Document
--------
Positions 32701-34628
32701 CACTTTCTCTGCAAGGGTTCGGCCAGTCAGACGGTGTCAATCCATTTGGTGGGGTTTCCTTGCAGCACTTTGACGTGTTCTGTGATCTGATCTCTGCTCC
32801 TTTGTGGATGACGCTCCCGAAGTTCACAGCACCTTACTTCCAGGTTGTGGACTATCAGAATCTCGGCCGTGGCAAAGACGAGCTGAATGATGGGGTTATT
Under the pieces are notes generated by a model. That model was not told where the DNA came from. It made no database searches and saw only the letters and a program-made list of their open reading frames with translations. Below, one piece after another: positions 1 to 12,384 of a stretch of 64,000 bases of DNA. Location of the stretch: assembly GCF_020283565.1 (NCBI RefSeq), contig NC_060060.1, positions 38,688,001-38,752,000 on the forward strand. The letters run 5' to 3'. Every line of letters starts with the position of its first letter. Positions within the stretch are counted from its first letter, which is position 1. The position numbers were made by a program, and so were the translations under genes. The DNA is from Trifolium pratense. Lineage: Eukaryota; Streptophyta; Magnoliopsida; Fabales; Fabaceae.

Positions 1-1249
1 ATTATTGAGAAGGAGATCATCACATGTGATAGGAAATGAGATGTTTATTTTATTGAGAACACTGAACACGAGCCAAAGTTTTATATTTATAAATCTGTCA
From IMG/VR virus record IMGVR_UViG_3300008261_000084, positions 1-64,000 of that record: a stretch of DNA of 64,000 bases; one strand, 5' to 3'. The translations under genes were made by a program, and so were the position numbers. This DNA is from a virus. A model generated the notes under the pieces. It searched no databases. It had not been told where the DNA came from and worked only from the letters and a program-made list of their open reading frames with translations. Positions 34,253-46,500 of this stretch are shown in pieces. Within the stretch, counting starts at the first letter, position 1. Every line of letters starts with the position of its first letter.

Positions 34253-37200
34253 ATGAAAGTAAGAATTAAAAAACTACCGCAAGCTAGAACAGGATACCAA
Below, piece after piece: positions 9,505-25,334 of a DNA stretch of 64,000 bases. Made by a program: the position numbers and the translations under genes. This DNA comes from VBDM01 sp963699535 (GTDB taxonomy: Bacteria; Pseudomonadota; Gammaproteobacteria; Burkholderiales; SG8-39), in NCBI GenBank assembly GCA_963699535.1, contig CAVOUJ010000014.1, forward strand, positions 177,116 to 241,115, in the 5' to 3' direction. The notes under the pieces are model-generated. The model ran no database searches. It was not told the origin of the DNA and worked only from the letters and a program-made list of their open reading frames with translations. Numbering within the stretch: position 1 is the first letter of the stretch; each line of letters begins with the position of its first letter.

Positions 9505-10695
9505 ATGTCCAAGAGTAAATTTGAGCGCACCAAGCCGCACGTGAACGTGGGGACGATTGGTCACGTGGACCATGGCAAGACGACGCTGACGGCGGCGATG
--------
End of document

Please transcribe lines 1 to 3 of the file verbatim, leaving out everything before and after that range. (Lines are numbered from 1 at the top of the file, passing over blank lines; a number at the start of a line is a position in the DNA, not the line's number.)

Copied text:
Positions 32701-34628
32701 CACTTTCTCTGCAAGGGTTCGGCCAGTCAGACGGTGTCAATCCATTTGGTGGGGTTTCCTTGCAGCACTTTGACGTGTTCTGTGATCTGATCTCTGCTCC
32801 TTTGTGGATGACGCTCCCGAAGTTCACAGCACCTTACTTCCAGGTTGTGGACTATCAGAATCTCGGCCGTGGCAAAGACGAGCTGAATGATGGGGTTATT